ANDREA SEABROOK, host:
This past Thursday night just across campus from the austere University of London, an upstart school began with a radically different lesson plan, the School of Life. It's for 30 to 40 somethings who need an existential kick to the head. On the outside, the school looks like a charming little bookstore. It offers what they call biblio-therapy or specialized reading recommendations designed to take you out of your Harry Potter comfort zone. Inside, a couple dozen students anxiously await the night's introductory lecture for the course on love. NPR's London producer got the scene.
Mr. MARK VERNON (Teacher, School of Life): I'm Mark Vernon, and I've been involved with helping to raise and develop the love course here at the School of Life. But taking sort of serious ideas, looking at the big hitters is in the canon, as it were, on love, think like Plato, and the romantics, and things.
SEABROOK: Mark Vernon doesn't think of himself as Dr. Love. He's bald and bespectackled. Vernon's a former priest, now an author of books on Philosophy and friendship. He leads the students past rows of books and down a staircase to the basement classroom. Mark Vernon starts the lesson with the Aristophanes myth, the theory that humans started as both man and woman fused together.
Mr. VERNON: And the myth is quite funny because he talks about how we were round, and we spun around the earth as if we were wheels, and this gave us a lot of power. And the gods looked down from heaven and got very nervous about these human people and their power. And so what they did was they cut the spherical human beings in half. This meant that the humans will though they had this - had had this painful separation could find that it lacks half, and they could be joined again in this ecstasy called love.
SEABROOK: Mark Vernon's course on love is just one of five offered this semester. Earlier this week, I spoke with Sophie Howarth, the founder of the School of Life.
Ms. SOPHIE HOWARTH (Founder, School of Life): I guess I thought, wouldn't it be great if there was really such a place? And if instead of sort of going through the School of Hard knocks, you could actually find an environment where you could learn about how to get on with your family, how to have successful relationships.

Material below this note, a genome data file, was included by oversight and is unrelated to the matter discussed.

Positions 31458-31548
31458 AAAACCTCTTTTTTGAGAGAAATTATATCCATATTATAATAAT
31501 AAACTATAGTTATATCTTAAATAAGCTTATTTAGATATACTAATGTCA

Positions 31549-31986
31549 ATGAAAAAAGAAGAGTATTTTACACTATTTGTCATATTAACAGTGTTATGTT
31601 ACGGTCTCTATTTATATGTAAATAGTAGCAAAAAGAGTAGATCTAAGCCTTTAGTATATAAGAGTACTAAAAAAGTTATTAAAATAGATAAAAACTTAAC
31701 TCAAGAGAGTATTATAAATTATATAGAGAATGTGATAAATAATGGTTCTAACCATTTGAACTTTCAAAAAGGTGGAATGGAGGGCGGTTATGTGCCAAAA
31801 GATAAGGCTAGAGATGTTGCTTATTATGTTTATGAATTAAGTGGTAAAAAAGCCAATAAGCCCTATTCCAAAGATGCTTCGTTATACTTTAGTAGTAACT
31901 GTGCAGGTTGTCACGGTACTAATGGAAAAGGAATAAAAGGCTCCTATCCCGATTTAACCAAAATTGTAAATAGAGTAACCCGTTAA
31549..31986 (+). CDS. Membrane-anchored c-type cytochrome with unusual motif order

SEABROOK: So the School of Life offers courses in five different areas. I love this. They are?
Ms. HOWARTH: Love, of course, work, family, play, and politics. We wanted to run courses where you could ask the questions that really keep you awake at night. How do I get on with my mom and dad? Why am I so frustrated by my boss? What shall I do this weekend? Why isn't the government sorting out the economy? And how do I make love last? So these are things where there is a mine of good ideas and bad ideas, I should say, in what we would call culture, which is really to say the kind of inheritance that we all have of other peoples' thinking. And we wanted to reorganize culture, take it out of the ivory tower, and organize it around the big things of everyday living.
SEABROOK: So, for example, tell me what do you learn in the class about love?
Ms. HOWARTH: Well, you learn a range of different proposals, ideas, and positions, so we learned from Aristophanes. We learn from Abelard and Eloise. We heard from Woody Allen. We learn from Jane Austin. We learn from a whole range of people ideas that they've had about the big questions. We don't tell you how to love or what's right or wrong. We offer the chance to explore the history of ideas and thinking about love.
SEABROOK: What's this worth? I mean, is this just fun and games and a big giant art project, or is there a serious goal here?
Ms. HOWARTH: Well, it felt to me as if there were a number of different areas of engagement and teaching that we're not communicating with each other. For example, I notice that while you have an enormous, massive, interesting material in the worlds of academia or in culture, you've often got better teaching methods from personal development and from business facilitation. And yet, those two worlds are so snooty about each other, they never communicate.
So what we wanted to do in a way was to choreograph these areas together to be a kind of antidote to cultural snobbery and say, instead of feeling that you - to learn about the fourth chapter of "Middle March" and the footnotes that are associated with it, what we want to do is turn to ideas, turn to books, turn to artworks, turn to philosophy, turn to experiences, turn to oral history, and ask what's in there that's relevant to me now? What is really useful to help me make decisions every day to be more wise in a way which goes back as far as kind of Socrates and Plato and this idea of learning for good living?
SEABROOK: Sophie Howarth, she's the director of The School of Life in London. The school just finished its first week of classes. Thanks so much, and good luck.
Ms. HOWARTH: Thank you, Andrea.